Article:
The headlines are everything we would expect them to be – full of panic. Most reporting is focused on the number of Australian students not meeting the new proficiency standards, with talk of “failure” and “debacles”.
The numbers certainly don’t look great, but should we be worried?
Changes to NAPLAN
NAPLAN was introduced in 2008 and is an annual test of all Australian students in years 3, 5, 7 and 9. It aims to see whether students are developing basic skills in literacy and numeracy.
On Wednesday, we saw the overall results released. Individual student reports will go home during term 3, via schools.
Earlier this year, NAPLAN underwent significant changes. These changes included a shift to online testing, moving the testing dates forward and new proficiency standards.
At the time of the announcement, many education experts warned that 2023 results might be lower than usual.
Many pointed to the shift from ten proficiency bands to four achievement levels (“needs additional support,” “developing,” “strong” and “exceeding”). This likely explains a lot of what we’re seeing today. It also means we cannot compare this year’s results with previous results.
The shift to online testing
The shift to online testing may also have had a significant impact on results.
Disparities in access to technology can impact how students perform on the test. Students who regularly use computers and the internet at home are likely to feel more confident while taking an online test. Students without might struggle with basic computer skills. This can lead to more mistakes that have nothing to do with numeracy and literacy.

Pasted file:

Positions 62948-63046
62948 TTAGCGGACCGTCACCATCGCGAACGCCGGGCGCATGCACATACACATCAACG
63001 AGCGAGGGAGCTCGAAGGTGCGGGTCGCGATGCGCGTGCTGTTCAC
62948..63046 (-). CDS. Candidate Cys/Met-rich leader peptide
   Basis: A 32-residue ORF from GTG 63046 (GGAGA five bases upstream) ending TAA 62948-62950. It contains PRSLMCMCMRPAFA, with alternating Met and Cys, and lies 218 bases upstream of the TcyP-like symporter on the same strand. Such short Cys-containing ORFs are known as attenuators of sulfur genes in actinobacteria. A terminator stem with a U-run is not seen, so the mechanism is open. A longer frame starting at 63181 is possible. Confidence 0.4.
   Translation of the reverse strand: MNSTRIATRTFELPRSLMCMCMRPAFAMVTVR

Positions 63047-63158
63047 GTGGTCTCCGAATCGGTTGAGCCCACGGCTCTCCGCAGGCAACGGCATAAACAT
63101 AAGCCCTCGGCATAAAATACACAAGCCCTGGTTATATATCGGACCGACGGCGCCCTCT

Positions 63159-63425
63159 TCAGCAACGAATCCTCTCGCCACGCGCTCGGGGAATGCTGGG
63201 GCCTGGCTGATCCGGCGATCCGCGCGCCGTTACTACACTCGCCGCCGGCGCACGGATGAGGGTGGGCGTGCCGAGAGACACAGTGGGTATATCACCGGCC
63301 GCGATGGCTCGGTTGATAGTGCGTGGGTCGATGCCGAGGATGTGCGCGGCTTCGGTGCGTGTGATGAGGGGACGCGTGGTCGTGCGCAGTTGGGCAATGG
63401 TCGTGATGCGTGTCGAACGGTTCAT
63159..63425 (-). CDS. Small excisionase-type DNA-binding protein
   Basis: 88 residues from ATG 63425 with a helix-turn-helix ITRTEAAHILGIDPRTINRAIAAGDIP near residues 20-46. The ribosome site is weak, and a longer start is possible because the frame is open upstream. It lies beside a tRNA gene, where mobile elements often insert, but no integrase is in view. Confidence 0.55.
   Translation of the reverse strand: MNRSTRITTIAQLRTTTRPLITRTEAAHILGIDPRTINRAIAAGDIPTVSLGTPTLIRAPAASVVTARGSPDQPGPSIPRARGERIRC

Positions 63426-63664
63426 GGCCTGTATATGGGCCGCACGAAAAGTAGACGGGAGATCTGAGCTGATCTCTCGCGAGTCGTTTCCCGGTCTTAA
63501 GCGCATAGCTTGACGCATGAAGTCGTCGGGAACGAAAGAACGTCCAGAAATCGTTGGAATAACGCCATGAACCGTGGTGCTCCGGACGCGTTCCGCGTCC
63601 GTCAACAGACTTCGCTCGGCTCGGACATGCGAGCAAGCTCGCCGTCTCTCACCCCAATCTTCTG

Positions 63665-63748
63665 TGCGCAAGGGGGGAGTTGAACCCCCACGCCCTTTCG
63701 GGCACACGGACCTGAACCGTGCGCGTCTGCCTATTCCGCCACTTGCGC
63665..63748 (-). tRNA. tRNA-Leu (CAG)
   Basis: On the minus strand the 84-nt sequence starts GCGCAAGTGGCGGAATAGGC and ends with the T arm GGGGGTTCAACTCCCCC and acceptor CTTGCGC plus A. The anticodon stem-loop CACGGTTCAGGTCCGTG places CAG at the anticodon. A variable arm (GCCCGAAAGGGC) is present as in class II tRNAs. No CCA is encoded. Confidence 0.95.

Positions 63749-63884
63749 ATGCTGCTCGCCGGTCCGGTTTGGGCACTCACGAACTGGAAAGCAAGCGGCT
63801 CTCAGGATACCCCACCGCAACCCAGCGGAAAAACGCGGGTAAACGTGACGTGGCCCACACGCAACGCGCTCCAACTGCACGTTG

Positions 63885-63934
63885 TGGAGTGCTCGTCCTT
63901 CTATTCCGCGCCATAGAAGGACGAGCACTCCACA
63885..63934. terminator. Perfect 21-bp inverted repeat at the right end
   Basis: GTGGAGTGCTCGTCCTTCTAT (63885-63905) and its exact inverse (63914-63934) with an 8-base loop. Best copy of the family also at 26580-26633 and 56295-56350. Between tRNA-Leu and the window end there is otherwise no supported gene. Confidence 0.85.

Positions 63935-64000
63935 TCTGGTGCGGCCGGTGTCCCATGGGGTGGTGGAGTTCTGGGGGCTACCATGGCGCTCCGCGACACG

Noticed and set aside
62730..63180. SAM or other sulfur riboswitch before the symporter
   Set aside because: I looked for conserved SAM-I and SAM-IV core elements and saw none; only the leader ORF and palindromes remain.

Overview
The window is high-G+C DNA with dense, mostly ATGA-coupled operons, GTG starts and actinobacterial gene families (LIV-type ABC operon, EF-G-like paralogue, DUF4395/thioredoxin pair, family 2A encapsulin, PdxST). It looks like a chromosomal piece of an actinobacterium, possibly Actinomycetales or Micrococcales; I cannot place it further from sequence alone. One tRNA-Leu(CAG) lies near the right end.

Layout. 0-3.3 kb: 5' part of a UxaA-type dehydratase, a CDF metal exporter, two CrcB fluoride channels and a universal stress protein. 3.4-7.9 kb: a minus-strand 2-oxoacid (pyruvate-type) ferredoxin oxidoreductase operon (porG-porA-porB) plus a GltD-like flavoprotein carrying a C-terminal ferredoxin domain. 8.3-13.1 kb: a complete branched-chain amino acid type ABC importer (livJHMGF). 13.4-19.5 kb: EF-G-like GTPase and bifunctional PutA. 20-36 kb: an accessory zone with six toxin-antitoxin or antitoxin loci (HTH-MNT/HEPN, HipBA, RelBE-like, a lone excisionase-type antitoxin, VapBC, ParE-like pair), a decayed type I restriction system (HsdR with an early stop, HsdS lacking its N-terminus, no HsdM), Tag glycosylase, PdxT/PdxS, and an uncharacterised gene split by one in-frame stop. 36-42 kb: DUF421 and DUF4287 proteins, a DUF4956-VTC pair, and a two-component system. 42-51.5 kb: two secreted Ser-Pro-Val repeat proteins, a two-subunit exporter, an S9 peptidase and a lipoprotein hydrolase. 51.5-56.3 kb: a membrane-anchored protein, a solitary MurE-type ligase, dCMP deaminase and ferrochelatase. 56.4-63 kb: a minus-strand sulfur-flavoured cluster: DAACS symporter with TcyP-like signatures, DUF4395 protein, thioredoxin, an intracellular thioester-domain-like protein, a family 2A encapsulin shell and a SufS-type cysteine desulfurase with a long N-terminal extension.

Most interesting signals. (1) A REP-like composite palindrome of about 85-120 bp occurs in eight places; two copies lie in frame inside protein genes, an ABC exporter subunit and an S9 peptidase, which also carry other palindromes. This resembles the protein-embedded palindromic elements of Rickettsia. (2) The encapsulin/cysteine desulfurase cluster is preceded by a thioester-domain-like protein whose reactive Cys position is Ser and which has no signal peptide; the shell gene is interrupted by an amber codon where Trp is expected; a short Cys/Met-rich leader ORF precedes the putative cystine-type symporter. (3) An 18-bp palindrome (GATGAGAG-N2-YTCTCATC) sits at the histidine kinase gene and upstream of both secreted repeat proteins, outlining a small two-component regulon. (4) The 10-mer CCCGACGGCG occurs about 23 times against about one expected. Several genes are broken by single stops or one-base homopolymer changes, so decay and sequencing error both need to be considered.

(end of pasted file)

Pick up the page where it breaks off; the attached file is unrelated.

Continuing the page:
Changes to the testing window from May to March also means schools had less time to prepare students for NAPLAN in 2023. Theoretically, this might have a positive impact on education in the long run. Less time can be devoted to “test prep” or “teaching to the test”. This can free up time to spend on more authentic learning activities. But for this year, the change caught schools off guard, which may have impacted student performance.
We also shouldn’t forget about the impact of COVID. It is hard to estimate all the ways students have been affected by the pandemic. We can assume these effects will be felt for years to come, and we should continue to interpret NAPLAN results with this in mind.
Disparities and funding
What we should be worried about is the clear disparity between Australia’s most vulnerable students and their peers.
Like every other year, NAPLAN results show significant gaps between Indigenous students and their peers. About one-third of Indigenous students “need additional support”, compared to one-tenth of students overall. Some 50% of students in the most remote regions of Australia also “need additional support”.
This is not a new concern, and one experts have been worried about for many years. While politicians often blame schools and teachers, the real problem is with equitable funding. Public schools are responsible for teaching most students who require additional support, yet they are not adequately funded to do so.
Proceed with caution
We must interpret this year’s NAPLAN results with caution. Our instinct might be to panic, but the reality is significant changes to the test have led to these results. It might take a few years before we can make any meaningful sense about overall progress and change.
We can also look to some experts’ optimism about the changes. They say the new achievement levels and earlier testing dates will eventually lead to simpler and more useful results. They hope this means better communication between schools and families, as well as more time for schools to act.
Importantly, we should not interpret this year’s results as an indictment on schools. Rather, we should force governments to fully fund schools to the level they have said is necessary. This year’s results leave no question about the urgency of equitable funding.
This article is republished from The Conversation is the world's leading publisher of research-based news and analysis. A unique collaboration between academics and journalists. It was written by: Jessica Holloway, Australian Catholic University.
Jessica Holloway receives funding from the Australian Research Council.